The value of December nonresidential construction starts fell 6.9% from November to $22.2 billion, a slightly steeper decline than the typical, seasonal November-December decline of 5%, according to a CMD report. Nonresidential starts were down 7% from December 2014, but they were up 9.2% on a five-year December average.
Commercial (-4%), institutional (-22.5%) and heavy engineering starts (-6.2%) were all down month-to-month, but industrial, with its traditional lower dollar volume, soared 512.9%, spurred on in part by the start of Volkswagen’s sport utility manufacturing plant in Chattanooga, TN. According to CMD, industrial is greatly influenced by these kinds of megaprojects, causing start data for this category to exhibit huge swings. Comparing these categories with the same month in 2014, commercial (-8.9%), institutional (-21.6%) and heavy engineering (-3.3%) starts were down, but industrial starts were up 238.3%.
Road/highway, the most significant segment of the heavy engineering category at 42% of all activity, saw month-to-month starts fall 13.8%, with year-to-year starts down 5.8% and year-to-date starts up 9.2%. The school/college segment commanded the institutional segment during 2015 with a 60% share, but education facility starts were down 18.7% month-to-month in December, with a year-to-year decline of -34% and a year-to-date decline of -4.5%. Commercial was propped up by the warehouse segment, which includes large data and call center projects. This segment saw a month-to-month increase of 89.6%, but declines in both year-over-year (-7.8%) and year-to-date (-32.65%).
For the year ending 2015, starts increased 1.9% from the same period ending 2014. Month-to-month, total jobs in architectural and engineering services were up 3%, and year-over-year, they were up 2.5%. Full year 2015 starts saw gains in the engineering (10.9%) and industrial (32.8%) categories but declines in commercial (-4.2%) and institutional (-7%).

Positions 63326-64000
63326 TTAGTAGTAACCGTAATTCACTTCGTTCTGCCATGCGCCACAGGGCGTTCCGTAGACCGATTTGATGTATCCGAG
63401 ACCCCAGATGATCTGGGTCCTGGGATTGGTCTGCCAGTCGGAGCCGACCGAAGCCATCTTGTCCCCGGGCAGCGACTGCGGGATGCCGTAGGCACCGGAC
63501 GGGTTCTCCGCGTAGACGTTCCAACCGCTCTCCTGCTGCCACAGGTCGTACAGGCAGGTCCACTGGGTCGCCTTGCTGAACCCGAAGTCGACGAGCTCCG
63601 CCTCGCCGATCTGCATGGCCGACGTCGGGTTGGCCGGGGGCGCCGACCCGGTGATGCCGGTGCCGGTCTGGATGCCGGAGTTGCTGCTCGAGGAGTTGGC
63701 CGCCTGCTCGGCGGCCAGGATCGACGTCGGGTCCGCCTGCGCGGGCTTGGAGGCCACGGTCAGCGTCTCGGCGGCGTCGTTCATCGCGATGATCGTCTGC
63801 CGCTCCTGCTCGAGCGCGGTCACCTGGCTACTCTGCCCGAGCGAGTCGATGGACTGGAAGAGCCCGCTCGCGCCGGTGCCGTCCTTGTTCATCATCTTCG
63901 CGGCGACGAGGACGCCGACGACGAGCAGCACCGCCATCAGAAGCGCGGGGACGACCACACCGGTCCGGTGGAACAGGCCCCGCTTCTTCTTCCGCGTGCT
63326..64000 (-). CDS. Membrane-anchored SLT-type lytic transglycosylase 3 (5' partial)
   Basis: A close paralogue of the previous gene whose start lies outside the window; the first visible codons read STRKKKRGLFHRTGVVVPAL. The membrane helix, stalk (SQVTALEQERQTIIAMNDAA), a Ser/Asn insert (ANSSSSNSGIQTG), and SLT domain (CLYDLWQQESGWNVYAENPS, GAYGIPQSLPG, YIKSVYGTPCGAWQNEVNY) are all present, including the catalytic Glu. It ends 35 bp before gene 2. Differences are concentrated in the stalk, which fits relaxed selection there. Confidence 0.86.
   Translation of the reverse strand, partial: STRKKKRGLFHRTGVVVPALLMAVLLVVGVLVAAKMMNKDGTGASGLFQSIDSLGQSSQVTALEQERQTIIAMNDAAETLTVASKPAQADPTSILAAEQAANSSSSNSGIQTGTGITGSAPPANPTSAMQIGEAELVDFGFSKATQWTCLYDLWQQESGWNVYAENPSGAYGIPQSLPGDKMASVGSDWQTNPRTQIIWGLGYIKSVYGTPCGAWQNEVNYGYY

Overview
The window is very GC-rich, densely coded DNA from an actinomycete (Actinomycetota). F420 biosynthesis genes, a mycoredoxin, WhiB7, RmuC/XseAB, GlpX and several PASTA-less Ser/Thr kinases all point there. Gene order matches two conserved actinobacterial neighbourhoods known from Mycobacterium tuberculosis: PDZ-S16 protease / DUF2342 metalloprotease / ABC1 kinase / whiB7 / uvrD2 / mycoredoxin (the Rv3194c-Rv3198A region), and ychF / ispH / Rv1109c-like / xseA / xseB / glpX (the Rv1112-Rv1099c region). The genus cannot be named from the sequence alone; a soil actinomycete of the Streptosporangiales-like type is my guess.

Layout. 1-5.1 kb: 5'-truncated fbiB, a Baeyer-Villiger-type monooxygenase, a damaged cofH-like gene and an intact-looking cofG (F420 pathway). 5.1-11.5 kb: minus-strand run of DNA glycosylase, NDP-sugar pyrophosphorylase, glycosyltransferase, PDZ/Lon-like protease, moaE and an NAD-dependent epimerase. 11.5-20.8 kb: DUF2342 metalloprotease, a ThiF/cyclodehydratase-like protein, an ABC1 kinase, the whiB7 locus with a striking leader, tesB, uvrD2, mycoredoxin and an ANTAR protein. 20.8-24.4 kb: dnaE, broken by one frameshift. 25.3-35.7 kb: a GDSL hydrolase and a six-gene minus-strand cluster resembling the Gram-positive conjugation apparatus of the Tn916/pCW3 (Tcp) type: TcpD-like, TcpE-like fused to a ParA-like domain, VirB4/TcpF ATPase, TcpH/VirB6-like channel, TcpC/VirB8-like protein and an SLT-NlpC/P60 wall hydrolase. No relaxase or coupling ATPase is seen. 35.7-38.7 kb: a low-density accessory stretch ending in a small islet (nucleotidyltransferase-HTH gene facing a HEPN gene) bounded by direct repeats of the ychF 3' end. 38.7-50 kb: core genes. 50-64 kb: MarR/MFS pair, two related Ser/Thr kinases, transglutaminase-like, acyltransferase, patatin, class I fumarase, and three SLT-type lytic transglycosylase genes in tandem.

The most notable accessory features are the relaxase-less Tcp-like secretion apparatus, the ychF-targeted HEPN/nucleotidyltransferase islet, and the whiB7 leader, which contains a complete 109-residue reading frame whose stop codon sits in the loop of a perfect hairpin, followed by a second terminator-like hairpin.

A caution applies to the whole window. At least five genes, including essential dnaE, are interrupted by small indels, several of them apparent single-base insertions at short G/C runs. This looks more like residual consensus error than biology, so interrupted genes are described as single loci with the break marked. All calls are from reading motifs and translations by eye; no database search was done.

Holding the first and second spots on CMD’s Top 10 projects list are the Garvies Point Museum and Preserve ($1 billion) in Glen Cove, NY, and the Gaylord Rockies Resort and Convention Center ($800 million) in Aurora, CO.
CMD noted that the latest Employment Situation Report from the Bureau of Labor Statistics (BLS) reported a 45,000-job increase in the total number of construction jobs in December. Following October and November, this was the third straight month of five-figure employment increases in the industry. According to the BLS, year-over-year employment in construction was up 4.2% for 2015, ahead of all major employment sub-categories. In comparison, the total national employment increase was 1.9%.
Despite the strong employment numbers, an AGC survey found that construction industry employers are less optimistic about their hiring prospects this year than at the beginning of 2015. In the survey, 71% of respondents said they plan to increase the number of personnel in 2016, down from 80% in January 2015. According to the AGC, this decrease is because of the labor shortage, increased competition, additional government regulations and higher healthcare costs.